With the personal returns deadline approaching, expert reminds clients about supplementary income
Cruising around making extra money as an Uber driver? Don’t be fooled into thinking it’s a hobby or a reduction of expenses - the Canada Revenue Agency wants to know.
Bruce Ball, vice president tax for CPA Canada, said that for people making extra money through Uber or Airbnb, the fact these two business models are relatively new means the tax implications can often be forgotten.
With the CRA deadline for personal income returns fast-approaching on April 30, Ball said that now is the perfect time for a reminder.
He said: “They are kind of new things and people might not realise that when you do something to make money you are generally subject to tax.
“Both of these activities have gone beyond car-pooling, for example, which is sharing expenses. You’ve gone beyond that and now you’re trying to actually make money. That’s when you have to worry about tax. Even if you do it part-time, it’s still a business and subject to tax. Airbnb would be rental income but it’s the same idea.”
He added that Uber drivers have to record the money they receive and segment it to determine the extent they used the car for business or personal, and then pro rata the expenses to see if you had a profit or not.
He said advisors must make it crystal clear that making money through Uber or Airbnb is a commercial activity.
He said: “Make sure clients understand they have to report it. In the Uber case, record-keeping is going to be crucial. They’ll need to keep complete records of their car expenses because they need all of that to know how much they drove for Uber and how much of that was for personal use.”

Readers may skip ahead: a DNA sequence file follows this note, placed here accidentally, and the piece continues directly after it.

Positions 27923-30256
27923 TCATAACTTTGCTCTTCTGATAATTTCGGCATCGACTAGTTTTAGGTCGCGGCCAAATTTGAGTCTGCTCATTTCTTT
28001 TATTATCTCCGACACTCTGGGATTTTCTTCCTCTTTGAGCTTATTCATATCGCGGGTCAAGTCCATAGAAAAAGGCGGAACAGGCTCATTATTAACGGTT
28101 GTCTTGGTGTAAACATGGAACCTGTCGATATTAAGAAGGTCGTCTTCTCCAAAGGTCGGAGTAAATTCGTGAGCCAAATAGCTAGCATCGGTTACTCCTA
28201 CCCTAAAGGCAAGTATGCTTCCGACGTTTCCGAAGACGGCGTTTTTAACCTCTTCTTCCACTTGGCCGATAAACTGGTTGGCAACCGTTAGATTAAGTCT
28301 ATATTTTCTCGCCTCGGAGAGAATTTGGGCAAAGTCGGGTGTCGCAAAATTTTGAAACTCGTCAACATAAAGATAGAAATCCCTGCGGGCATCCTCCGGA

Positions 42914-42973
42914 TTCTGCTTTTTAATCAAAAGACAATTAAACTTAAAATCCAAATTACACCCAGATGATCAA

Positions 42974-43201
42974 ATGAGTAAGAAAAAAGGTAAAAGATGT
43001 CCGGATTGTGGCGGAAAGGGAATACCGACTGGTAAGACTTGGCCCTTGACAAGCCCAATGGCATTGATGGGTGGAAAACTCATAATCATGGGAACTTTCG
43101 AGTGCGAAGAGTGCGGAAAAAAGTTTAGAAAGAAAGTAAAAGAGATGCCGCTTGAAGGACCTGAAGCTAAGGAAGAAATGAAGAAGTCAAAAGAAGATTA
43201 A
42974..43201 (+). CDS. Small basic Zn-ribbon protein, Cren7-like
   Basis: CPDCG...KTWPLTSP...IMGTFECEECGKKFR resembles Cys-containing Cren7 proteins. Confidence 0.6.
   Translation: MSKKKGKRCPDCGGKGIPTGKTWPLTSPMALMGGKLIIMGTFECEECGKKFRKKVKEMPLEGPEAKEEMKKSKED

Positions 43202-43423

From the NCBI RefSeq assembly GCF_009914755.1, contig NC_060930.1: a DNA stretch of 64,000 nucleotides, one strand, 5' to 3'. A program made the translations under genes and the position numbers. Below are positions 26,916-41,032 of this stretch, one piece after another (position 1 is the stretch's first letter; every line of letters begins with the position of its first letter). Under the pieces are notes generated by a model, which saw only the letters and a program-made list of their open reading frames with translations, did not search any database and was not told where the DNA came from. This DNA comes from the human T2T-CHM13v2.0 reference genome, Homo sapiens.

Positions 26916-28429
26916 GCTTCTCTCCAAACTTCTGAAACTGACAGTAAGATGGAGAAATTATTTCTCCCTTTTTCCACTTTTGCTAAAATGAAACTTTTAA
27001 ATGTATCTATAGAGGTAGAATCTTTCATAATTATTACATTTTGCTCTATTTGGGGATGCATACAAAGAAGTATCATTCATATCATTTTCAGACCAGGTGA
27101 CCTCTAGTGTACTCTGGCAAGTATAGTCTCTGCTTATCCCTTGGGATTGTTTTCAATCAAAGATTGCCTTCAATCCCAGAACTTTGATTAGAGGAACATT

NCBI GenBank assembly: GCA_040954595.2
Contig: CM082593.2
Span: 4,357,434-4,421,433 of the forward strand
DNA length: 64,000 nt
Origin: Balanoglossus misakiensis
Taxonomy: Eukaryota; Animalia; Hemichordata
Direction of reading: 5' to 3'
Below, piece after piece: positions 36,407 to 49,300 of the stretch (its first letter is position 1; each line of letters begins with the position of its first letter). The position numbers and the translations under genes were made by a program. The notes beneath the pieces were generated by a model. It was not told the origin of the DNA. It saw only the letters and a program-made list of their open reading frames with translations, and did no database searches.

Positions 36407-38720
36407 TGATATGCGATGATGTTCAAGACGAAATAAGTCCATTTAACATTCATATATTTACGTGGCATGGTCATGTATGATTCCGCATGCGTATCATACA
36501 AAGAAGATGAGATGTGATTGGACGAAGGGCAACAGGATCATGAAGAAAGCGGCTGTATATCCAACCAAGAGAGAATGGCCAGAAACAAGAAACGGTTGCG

He added: “The other thing is the Canada Revenue Agency is a lot more likely to audit business income as well so they need to keep the receipts and have a good record of business versus personal in case the CRA asks for it.”
Ball said that while the Uber and Airbnb misconception is down to their emergence, the age-old issue of people simply not filing their returns needs to be highlighted. People may be put off by the fear of being taxed more but, he said, often not filing a return works to the client's benefit.
He said: “If it were an advisor talking to a client, if they have reason to believe they are not filing for adult children, for example, who don’t have income or they are missing some things, just remind them that filing a tax return can be a good thing. If you are not earning enough to be taxed – you don’t have to pay.
“You may get RRSP room for the future. For example, if they have a summer job and it isn’t actually enough income to pay tax, they can still accumulate RRSP room.
“If their child is at college or university, it’s often better to transfer the credit to a parent. One common thing is you can transfer it to a parent, they claim it and you can figure out how much it is worth to the parent. They can then give it back to the student rather than have the student actually wait until they can get a credit for themselves.”